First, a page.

Industrial Automation Companies

The Sound of Automation: CSIA Benchmarking Report 2022

Posted on July 5, 2022 by

Bryan Powrozek

Bryan Powrozek

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The Sound of Automation - RedIn this episode of The Sound of Automation podcast, we talk with Titus Crabb, President at Vertech and fellow member along with Bryan Powrozek of the CSIA Benchmarking Committee.  They provide an overview of what the Benchmarking Committee does, the key findings that were to be presented at the 2022 CSIA Executive Conference, and also discuss key KPIs businesses can use to drive decisions.

Podcast Transcript:

Titus Crabb: 

Don’t get analysis paralysis. Man, I did this for a while. I would just slice data and dice data and I’d waste days in Excel trying to figure out things, looking for that magic silver bullet that was going to make my business better. And data helps inform your decisions, but it’s not infallible. And it’s rarely just decisive in itself. You’ve got to look at the data, help it inform a decision, then just make a decision. Just go try it and stick something in a virtual Petri dish and see if that improves results. And if it does, fantastic. And if it doesn’t, throw it out. 

Speaker 2: 

Welcome to the Sound of Automation, brought to you by Clayton & McKervey, CPAs for growth-driven businesses. 

Bryan Powrozek: 

Hello, and welcome to the Sound of Automation podcast. I’m Bryan Powrozek with Clayton & McKervey. Joining me today is my guest, Titus Crabb of Vertech. Titus, how are you doing? 

Titus Crabb: 

I’m doing great, Bryan. Thanks for having me. 

Bryan Powrozek: 

No, thank you for coming on. I think it’s a pretty relevant topic given, just relevant in general for business owners, but particularly with some of the things that are coming up with the Control System Integrators Association. So, just to kind of, before we jump into all that stuff, just, could you give the listeners a little bit of your background and some of how you came to be the co-owner of Vertech? 

Titus Crabb: 

Sure. Yeah, so to go way back, I’m a preacher’s kid from rural Montana. So, that shaped a lot of who I am. I got an electrical engineering degree in 1993, long time ago, from LeTourneau University, which is a Christian Polytechnic university in Texas. And because of where that university was located in Longview, Texas, I wound up getting a job for a control system integrator right out of school that happened to have just relocated to Longview, Texas. So, I worked for those guys for about 12 years and I owe a lot to my mentor there, Dennis Moltsky for teaching me how to be a controls engineer and a lot about the business and how to have a vision and execute on it.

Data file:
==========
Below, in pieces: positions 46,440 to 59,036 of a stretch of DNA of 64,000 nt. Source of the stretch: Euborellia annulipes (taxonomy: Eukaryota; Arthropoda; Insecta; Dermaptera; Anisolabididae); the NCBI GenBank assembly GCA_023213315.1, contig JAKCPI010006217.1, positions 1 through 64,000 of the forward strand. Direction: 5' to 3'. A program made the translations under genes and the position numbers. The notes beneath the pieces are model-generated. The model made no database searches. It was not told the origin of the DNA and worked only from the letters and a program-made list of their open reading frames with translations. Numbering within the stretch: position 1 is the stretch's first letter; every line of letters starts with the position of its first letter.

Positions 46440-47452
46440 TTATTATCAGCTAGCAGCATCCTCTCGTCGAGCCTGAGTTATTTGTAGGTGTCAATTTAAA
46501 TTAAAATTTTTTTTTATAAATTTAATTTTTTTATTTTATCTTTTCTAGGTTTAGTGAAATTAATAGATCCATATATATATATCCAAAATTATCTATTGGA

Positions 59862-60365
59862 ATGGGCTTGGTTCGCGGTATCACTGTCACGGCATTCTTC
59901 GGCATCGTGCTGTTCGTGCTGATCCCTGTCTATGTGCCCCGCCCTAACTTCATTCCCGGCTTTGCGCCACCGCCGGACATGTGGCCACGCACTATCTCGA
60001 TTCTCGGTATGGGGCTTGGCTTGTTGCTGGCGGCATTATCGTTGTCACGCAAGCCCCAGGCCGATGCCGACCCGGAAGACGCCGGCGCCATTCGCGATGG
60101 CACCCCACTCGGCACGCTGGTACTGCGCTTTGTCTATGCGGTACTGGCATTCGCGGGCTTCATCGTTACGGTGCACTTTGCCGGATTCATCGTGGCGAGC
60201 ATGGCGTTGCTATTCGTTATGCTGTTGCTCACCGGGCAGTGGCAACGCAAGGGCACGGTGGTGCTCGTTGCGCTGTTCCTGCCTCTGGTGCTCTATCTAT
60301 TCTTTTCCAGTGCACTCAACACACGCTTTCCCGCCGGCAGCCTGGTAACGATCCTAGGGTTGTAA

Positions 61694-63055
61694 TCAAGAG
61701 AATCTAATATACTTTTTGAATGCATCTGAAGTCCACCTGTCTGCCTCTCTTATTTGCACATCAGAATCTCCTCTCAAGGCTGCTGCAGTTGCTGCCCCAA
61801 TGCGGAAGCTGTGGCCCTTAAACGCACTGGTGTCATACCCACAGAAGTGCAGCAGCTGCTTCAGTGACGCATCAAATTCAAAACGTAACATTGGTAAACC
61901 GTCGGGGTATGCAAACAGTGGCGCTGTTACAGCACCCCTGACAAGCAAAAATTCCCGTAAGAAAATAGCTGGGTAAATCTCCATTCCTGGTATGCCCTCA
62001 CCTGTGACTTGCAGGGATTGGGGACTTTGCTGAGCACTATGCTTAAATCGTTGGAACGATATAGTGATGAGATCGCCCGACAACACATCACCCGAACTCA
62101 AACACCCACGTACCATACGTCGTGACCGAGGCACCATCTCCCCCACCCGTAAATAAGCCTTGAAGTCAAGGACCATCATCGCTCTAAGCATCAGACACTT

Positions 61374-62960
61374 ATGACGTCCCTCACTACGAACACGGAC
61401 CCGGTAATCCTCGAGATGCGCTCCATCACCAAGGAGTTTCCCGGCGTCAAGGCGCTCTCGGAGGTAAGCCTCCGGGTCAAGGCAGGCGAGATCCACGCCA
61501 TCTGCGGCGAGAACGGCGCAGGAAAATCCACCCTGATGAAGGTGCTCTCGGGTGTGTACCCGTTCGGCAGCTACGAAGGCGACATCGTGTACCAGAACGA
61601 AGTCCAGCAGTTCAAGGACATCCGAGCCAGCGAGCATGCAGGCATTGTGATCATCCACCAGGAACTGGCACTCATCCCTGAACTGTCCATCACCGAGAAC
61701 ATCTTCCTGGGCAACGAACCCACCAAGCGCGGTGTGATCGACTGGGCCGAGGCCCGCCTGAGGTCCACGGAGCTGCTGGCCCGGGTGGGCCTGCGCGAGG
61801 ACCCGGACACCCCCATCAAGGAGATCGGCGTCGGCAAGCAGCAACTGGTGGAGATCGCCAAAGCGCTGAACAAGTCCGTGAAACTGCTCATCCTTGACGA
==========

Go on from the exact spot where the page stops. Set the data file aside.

Titus Crabb: 

And I left that company in 2004. I think some of my millennial friends would say I was having a quarter life crisis. They didn’t call it that back then. I was just pretty burned out and not in a real good place. So, I left and took a few months off. And then in late 2004 I decided to start Vertech. And my business partner joined me as an employee in mid-2005 and then became a full owner, or half owner of the company in January of 2006, so. 

Bryan Powrozek: 

Excellent. 

Titus Crabb: 

That’s the history in a nutshell. 

Bryan Powrozek: 

Well, and that’s really what kind of prompted me to want to have you on, because in getting to work with yourself and your company over the last couple of years, one thing that really strikes me about the way that you operate, or at least that you try to run your business is you’ve really focused in on the data, which I think is just second nature for a lot of engineers. But what I’ve seen in working with other business owners is that can be a challenge for engineers who are used to dealing with data day in and day out to kind of turn that microscope back on themselves and look at their business with the same kind of analytical approach that they would any of their customer problems. 

Bryan Powrozek: